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11th century : William the Conqueror

The Vikings... Dukes of Normandy and Kings of England

Chateau-fort, illustration de Jörg MaillietIn the 9th century, bold Norsemen came by sea and along rivers from Scandinavia, looting and plundering wherever they went (the word "Norman" comes from "North man"). In return for peace, the king of the Franks gave the Viking invaders land which, quite naturally, they called Normandy.

Their leader, Rollon, was baptised and became the first Duke of Normandy. He settled down and made his Duchy a prosperous and pleasant place to live. He was the great-great-great-grandfather of William the Conqueror who was born a century later and became the 7th Duke of Normandy. There were 13 Dukes of Normandy in all.

Hommage to William - Gaston Tremblot

So why did William come to England in 1066?

The French say that because Edward the Confessor, King of England, did not have an heir, he promised his crown to William, his French cousin. But when King Edward died, Harold, his brother-in-law, forgot this promise and proclaimed himself King of England. Panneau avenue d'Hastings, Falaise - Photo : G. BrameWilliam was very angry, and to claim the promised throne, he sailed across the English Channel with his fleet. The Normans and English fought at Hastings: the victorious William was nicknamed "the Conqueror" by his friends. He was crowned King of England in Canterbury Cathedral on December 25th 1066.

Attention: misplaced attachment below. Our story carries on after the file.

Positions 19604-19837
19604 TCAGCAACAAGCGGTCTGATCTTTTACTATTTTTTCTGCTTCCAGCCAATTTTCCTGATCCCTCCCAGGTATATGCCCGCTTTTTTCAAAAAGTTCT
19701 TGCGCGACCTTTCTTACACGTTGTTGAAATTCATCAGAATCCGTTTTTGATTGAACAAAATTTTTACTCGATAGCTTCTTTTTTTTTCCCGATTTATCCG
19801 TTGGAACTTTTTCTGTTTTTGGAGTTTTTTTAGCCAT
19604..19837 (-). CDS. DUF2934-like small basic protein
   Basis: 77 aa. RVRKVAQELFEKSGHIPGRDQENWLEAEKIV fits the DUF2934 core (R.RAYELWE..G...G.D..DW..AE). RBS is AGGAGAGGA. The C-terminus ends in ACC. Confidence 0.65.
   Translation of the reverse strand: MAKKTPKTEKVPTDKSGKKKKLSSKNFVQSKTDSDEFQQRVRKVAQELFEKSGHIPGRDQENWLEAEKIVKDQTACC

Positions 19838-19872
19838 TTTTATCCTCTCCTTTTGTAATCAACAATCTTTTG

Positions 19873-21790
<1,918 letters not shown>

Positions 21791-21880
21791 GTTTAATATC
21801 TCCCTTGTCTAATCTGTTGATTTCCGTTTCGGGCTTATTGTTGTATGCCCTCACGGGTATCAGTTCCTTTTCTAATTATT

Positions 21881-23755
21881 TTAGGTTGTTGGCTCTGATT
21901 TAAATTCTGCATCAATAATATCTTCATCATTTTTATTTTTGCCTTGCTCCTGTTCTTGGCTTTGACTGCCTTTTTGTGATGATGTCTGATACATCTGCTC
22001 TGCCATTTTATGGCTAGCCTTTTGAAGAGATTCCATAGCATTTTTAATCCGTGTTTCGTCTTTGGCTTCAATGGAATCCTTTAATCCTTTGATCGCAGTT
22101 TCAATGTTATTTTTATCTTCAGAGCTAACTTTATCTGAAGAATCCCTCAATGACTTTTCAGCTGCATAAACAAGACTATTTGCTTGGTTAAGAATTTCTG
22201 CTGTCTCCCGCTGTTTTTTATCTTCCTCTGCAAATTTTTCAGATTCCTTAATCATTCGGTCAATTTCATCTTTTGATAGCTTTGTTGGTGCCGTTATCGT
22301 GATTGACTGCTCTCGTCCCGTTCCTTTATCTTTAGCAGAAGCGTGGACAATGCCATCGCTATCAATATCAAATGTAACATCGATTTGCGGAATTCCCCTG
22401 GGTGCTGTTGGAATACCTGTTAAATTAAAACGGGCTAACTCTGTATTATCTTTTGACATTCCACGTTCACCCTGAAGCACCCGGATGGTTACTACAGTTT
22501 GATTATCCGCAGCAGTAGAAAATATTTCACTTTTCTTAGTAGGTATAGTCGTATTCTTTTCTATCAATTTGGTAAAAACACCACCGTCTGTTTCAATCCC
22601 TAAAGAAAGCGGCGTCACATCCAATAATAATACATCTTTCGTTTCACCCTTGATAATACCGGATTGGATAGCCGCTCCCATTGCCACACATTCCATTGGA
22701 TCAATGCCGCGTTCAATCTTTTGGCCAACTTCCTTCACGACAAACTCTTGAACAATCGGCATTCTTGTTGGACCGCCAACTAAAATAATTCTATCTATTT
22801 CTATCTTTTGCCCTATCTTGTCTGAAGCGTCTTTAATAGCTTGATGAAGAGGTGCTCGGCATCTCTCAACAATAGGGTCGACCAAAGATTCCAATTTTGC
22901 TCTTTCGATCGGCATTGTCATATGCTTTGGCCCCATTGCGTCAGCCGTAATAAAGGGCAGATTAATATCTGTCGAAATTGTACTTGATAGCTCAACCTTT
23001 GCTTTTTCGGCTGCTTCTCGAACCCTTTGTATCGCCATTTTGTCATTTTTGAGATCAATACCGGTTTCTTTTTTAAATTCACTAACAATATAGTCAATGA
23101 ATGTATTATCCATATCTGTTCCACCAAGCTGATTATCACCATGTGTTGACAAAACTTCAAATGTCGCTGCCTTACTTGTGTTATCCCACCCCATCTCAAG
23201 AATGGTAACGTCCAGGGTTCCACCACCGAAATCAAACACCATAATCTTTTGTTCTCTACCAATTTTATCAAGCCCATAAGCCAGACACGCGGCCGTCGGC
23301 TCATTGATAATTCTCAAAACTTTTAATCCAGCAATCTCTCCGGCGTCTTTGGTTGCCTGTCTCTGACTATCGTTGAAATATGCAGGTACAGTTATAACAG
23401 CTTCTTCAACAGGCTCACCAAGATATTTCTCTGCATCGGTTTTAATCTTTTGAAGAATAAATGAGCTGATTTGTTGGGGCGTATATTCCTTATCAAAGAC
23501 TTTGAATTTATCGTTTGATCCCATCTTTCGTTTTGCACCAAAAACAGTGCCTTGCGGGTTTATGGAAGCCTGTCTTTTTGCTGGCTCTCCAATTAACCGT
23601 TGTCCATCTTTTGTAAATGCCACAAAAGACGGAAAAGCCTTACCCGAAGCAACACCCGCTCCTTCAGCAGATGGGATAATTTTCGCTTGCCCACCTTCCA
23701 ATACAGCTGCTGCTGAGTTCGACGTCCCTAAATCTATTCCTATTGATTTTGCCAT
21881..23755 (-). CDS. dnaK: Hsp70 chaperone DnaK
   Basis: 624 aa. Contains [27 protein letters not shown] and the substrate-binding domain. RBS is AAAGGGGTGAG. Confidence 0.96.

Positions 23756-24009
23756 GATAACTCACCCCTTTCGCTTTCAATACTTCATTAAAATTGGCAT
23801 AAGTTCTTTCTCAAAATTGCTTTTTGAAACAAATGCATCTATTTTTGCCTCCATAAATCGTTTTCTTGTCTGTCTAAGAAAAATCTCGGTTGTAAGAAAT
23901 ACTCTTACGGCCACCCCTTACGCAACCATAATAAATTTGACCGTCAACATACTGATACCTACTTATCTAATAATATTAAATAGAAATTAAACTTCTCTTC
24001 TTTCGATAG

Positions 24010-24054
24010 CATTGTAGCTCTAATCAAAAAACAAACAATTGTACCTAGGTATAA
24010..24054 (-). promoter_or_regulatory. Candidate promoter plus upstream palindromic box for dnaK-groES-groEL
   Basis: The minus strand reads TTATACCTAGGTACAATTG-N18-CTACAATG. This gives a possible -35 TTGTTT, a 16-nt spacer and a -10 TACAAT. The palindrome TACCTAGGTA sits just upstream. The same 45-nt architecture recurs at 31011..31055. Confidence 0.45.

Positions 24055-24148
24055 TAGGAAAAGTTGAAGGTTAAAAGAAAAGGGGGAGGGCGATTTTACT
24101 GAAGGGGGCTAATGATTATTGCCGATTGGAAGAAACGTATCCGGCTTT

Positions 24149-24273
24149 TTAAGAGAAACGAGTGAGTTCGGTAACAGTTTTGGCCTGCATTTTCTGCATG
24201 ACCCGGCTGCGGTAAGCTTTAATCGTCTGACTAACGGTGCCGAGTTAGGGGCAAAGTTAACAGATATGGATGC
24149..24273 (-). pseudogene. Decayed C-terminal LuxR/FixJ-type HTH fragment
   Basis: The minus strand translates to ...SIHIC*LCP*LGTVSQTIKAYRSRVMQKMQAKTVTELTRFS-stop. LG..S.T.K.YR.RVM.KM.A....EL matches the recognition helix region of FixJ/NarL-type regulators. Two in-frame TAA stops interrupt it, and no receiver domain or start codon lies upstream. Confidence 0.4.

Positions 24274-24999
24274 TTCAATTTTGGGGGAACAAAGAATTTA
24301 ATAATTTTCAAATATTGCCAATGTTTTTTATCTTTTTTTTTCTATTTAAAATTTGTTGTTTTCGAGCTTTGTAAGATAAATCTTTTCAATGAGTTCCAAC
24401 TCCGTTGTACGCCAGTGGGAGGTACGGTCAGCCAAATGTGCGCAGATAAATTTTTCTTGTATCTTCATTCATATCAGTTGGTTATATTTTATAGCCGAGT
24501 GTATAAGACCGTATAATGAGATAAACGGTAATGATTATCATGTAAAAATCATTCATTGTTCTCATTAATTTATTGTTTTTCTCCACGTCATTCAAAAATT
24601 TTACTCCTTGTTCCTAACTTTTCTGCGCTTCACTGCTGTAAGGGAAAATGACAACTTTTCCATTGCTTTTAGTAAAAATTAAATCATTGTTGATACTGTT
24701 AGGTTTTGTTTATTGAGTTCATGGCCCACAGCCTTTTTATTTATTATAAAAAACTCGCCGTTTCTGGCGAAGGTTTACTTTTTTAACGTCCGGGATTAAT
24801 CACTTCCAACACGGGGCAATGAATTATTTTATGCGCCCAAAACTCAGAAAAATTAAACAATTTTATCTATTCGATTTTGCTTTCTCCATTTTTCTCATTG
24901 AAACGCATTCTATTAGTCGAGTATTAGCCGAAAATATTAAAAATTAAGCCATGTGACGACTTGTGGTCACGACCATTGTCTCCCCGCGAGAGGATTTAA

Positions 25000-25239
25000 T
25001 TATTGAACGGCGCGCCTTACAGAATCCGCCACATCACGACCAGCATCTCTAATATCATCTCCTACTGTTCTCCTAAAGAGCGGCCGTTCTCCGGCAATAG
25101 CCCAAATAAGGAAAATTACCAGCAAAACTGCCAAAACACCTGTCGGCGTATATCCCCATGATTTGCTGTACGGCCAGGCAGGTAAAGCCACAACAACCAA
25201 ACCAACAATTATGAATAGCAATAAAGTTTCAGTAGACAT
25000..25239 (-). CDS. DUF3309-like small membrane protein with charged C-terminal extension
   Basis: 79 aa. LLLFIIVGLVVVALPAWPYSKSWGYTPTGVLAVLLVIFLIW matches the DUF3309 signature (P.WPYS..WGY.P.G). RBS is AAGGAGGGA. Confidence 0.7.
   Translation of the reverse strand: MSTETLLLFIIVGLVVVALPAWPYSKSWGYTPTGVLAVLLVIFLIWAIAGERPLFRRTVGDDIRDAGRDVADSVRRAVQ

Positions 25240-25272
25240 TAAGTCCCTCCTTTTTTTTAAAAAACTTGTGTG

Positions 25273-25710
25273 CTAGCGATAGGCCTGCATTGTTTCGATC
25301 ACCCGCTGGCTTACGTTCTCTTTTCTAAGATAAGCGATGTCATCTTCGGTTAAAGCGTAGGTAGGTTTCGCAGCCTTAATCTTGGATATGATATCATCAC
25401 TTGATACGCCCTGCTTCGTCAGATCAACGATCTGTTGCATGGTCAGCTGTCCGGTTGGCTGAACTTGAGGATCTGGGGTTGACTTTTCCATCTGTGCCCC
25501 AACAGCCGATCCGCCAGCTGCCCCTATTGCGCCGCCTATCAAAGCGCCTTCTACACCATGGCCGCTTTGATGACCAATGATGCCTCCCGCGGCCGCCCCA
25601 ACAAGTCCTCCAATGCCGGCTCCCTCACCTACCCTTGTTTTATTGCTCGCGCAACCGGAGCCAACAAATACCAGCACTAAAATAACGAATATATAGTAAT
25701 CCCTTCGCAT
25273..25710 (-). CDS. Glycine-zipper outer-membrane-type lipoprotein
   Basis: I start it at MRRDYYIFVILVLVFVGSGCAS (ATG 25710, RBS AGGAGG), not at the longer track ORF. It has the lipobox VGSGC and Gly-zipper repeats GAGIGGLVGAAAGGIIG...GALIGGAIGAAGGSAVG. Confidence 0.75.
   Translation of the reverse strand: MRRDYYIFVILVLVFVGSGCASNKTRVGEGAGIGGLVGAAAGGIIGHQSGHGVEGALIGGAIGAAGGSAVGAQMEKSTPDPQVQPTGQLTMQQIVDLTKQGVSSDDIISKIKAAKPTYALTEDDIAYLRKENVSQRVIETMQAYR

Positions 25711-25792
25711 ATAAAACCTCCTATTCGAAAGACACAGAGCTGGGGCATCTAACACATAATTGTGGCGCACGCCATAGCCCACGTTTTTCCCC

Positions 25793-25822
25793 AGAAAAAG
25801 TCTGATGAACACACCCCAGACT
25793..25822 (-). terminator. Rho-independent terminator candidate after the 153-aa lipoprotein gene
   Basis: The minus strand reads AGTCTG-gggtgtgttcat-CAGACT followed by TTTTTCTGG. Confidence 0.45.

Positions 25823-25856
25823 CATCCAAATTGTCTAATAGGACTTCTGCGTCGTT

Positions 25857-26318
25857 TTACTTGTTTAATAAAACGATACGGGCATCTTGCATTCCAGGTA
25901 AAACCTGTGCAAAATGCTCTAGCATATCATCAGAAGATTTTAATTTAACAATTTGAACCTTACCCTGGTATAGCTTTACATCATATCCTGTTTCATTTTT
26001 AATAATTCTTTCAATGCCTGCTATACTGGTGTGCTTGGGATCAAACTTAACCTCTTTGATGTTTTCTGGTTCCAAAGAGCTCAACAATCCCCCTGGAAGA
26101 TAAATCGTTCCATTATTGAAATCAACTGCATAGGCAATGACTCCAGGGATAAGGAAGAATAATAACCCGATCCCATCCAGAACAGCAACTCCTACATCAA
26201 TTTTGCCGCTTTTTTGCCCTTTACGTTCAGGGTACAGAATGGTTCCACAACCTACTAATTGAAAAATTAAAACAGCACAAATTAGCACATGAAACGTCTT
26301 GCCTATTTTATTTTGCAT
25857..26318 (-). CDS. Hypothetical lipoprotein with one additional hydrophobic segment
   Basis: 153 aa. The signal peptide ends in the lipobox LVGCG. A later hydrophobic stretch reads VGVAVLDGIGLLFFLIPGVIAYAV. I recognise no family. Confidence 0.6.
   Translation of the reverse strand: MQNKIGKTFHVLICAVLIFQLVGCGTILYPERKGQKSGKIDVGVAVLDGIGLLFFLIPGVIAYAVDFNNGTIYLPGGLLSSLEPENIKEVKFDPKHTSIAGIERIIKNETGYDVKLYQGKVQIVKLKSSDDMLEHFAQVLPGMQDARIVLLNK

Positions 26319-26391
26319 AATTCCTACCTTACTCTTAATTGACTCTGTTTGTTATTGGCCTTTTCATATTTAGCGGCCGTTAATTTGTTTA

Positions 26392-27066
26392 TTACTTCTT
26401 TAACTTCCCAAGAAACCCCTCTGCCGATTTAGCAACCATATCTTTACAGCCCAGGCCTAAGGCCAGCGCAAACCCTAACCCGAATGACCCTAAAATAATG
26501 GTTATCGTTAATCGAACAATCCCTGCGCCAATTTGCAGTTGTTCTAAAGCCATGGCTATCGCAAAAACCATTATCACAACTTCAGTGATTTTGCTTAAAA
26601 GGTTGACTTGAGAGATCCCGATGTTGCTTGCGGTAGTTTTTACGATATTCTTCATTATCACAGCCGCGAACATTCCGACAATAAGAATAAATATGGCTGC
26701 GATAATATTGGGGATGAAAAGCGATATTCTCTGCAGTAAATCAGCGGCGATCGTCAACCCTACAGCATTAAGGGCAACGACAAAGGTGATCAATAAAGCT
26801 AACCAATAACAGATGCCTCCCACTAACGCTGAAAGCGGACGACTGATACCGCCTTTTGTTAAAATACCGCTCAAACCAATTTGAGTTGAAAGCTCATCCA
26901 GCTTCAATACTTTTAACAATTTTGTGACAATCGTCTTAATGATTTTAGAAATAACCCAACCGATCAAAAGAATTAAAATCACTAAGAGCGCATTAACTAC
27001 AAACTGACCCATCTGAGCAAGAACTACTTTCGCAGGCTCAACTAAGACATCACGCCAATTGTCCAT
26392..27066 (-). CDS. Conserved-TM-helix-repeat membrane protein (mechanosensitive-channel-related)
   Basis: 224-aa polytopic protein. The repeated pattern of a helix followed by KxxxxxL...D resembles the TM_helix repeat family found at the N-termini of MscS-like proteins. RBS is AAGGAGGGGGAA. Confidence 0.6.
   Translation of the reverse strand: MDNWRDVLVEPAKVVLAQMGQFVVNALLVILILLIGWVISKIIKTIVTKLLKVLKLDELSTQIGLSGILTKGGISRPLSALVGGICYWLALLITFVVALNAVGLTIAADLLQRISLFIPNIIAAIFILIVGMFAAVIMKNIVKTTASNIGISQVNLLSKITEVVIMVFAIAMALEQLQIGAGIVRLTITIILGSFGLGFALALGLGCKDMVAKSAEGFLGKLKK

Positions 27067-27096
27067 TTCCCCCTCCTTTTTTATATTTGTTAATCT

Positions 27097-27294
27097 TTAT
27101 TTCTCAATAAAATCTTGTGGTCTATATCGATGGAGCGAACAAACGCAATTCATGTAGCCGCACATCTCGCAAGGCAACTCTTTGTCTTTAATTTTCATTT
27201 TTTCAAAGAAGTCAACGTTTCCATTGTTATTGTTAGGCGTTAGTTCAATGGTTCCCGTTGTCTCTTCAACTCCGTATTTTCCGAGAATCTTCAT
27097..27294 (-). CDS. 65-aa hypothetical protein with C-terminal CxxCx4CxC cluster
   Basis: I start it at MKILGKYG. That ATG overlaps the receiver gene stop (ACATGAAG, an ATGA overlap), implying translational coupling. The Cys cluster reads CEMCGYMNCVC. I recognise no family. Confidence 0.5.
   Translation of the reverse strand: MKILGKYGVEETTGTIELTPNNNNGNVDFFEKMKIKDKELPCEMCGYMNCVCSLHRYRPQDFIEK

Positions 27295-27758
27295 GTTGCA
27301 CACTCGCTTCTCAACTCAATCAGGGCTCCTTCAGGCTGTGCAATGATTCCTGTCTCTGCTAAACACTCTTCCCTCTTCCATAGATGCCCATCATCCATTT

For 200 years, the Duke of Normandy was also King of England. Normandy and England were one country divided only by the English Channel. William the Conqueror and Richard the Lionheart (12th Duke of Normandy and King of England) were its most famous characters. The language of this Anglo-Norman kingdom was French.

Drakkar - Dessin de Samy BrameNormandy was later continually fought over and twice conquered by the English before finally becoming French in 1450.

Listed as a “Memory of the World” by UNESCO in 2007, the Bayeux Tapestry is a 69,55 m long x 48-51 cm wide embroidery, and tells us the conquest of England by William the Conqueror, Duke of Normandy in 1066.


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